Monday, April 9, 2012

Malaysia to ink bird's nest pact / Export to China

Information obtained from The Star News ( 09th April 2012)

Malaysia to ink bird's nest pact / Export to China

MUAR: Malaysia will sign the draft protocol on bird's nest entry into China soon to resume export of the luxury item which was halted several months ago.

Agriculture and Agro-based Industry Minister Datuk Seri Noh Omar said the three main conditions for the resumption of bird's nest export to China had been agreed upon in the latest negotiations between the countries.

He said among the conditions were that Malaysian bird's nest exporters must have the Radio Frequency Identification certificate issued by the Malaysian Communications and Multimedia Commission to detect the locations of problematic bird's nests using radio wave frequency.

They must also have the Veterinary Department's and the Health Ministry's health certificates.

“The measures are to ensure bird's nest products for export to China are not only from healthy birds but the product is also safe for consumption,” Noh said when opening the Bakri Parliamentary Constituency Farmers' Organisation annual general meeting at Maktab Rendah Sains Mara in Muar here.

At the event, he also witnessed the signing of a bird's nest purchasing agreement between Syarikat Duta Sialin Biotechnology Sdn Bhd and eight farmers' organisations.

The organisations are from Pagoh (Johor), Tanjung Karang (Selangor), south Manjung (Perak), Bandar Baharu (Kedah), Gua Musang (Kelantan) Terengganu and Sabah.

He said the halt in the entry of Malaysian bird's nest into China resulted in many operators facing problems.

“The market price of bird's nest plunged from RM4,000 to only RM1,500 per kilo. Many faced problems in servicing their bank loans,” he said. - Bernama

Information obtained from The Star News ( 16th January 2012)

Bird's nest exporters need 3 quality certifications to enter China

KUALA LUMPUR: Starting this year, local companies exporting swiftlet nests to China are required to obtain three quality certifications before their products will be allowed to enter the republic, according to Agriculture and Agro-based  Industry Minister Datuk Seri Noh Omar .

He said the quality certifications were the Veterinary Health Mark (VHM) certificate issued by the Veterinary Department, the Radio Frequency Identification (RFID) certificate issued by the Malaysian Communication and Multimedia Commission (MCMC) and the health certificate issued by the Health Ministry.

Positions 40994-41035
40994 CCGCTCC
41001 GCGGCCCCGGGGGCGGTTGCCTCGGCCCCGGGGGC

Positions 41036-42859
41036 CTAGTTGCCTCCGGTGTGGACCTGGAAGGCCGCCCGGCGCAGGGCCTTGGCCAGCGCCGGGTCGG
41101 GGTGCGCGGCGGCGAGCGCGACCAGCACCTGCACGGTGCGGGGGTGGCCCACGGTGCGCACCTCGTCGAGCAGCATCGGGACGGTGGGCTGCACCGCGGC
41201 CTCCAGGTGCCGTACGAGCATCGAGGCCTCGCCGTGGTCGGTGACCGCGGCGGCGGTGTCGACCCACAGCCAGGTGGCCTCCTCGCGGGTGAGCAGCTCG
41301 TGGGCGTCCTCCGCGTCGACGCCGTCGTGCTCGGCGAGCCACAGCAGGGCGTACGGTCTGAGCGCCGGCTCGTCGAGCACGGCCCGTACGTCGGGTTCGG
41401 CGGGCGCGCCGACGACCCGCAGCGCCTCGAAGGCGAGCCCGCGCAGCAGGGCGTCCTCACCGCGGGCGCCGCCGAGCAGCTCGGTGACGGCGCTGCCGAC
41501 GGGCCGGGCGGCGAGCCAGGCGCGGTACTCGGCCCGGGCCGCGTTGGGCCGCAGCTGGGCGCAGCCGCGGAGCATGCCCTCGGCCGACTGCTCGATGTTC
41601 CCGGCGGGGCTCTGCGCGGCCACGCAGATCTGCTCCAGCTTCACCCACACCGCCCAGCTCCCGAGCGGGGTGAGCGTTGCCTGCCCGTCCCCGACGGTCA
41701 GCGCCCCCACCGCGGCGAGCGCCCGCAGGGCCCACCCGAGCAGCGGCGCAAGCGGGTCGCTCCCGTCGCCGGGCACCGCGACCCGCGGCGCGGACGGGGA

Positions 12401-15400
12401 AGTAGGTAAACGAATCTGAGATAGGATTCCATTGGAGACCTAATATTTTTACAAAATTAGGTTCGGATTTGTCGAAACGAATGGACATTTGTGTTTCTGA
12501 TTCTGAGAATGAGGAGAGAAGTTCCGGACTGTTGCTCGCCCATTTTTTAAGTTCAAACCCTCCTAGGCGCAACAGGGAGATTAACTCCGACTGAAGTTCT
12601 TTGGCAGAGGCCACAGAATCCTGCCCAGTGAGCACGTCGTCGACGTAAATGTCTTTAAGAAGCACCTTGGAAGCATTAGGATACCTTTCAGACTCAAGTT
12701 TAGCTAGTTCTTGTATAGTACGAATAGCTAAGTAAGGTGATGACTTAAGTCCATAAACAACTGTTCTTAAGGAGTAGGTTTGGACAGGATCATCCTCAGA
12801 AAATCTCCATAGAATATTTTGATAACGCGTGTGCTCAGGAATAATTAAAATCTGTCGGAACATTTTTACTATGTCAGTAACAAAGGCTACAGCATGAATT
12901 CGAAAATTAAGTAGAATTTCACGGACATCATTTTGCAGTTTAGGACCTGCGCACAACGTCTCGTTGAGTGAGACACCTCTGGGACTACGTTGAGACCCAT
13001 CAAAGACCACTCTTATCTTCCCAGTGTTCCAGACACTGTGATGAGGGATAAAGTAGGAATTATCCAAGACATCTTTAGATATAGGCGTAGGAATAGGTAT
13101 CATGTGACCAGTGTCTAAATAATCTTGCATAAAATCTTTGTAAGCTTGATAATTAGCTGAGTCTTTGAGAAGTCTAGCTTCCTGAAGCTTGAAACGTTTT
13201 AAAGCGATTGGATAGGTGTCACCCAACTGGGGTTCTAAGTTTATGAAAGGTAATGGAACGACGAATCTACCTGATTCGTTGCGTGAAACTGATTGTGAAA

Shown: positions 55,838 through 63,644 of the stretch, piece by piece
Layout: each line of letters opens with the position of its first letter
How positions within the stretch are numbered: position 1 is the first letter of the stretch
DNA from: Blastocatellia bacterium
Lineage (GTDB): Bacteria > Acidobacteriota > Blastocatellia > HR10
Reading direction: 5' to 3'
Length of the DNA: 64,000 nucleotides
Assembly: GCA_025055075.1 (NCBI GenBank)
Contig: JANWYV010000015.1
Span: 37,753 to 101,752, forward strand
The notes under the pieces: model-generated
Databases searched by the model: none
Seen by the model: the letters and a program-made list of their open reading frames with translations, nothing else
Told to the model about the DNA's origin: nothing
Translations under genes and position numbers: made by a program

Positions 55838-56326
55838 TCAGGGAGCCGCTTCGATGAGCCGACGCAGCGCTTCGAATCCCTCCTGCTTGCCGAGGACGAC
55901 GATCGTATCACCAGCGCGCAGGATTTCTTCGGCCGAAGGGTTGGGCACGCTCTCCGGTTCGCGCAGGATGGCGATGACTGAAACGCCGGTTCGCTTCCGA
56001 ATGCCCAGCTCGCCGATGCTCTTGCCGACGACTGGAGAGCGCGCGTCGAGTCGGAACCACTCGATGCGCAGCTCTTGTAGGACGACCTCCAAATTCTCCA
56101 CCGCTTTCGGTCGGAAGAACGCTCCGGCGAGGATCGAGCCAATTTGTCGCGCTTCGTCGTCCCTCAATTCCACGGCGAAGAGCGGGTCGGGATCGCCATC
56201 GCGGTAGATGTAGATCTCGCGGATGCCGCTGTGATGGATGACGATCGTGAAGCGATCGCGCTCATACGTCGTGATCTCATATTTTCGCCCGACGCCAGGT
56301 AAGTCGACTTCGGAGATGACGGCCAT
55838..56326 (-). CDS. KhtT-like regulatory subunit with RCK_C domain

The three certifications are aimed at ensuring the quality of the Malaysian swiftlet nests would meet the standards set by the Chinese government, he told reporters after opening Malaysia's first Authentic Bird's Nest Depository and Trade Centre in Puchong near here on Monday.

"These quality certifications must be adhered to in order to meet the strict requirements set by the Chinese government after they agreed to accept swiftlet nests from Malaysia last year.

"However, the Chinese government has also required that only bird's nests with zero part per million (ppm) of nitrite are allowed to be exported to the republic," he said.

Noh said it was very difficult to obtain swiftlet nests with zero nitrite level, but the ministry was hoping that the Health Ministry could set a minimum and acceptable nitrite level for the issuance of the certification purposes.

The minister said the company which obtained the three quality certifications would be allowed to use the "1Malaysia Best" brand on their swiftlet nest products, but they also had to identify a strategic partner in China to ease the trade and monitoring process.

"Their partners in China will also be required to promote swiftlet nest products bearing the brand of '1Malaysia Best' as the ones having the best quality and safe for consumption," he said.

Meanwhile, Health Ministry Food Safety and Quality Control Division senior director Dr.Noraini Mohd Othman said the swiftlet nest products containing high level of nitrite could pose a threat to human health and could also cause cancer.

"We will announce the acceptable level of nitrite in swiftlet nests after the ongoing discussion between our experts and their counterparts in China is concluded," she said. - Bernama

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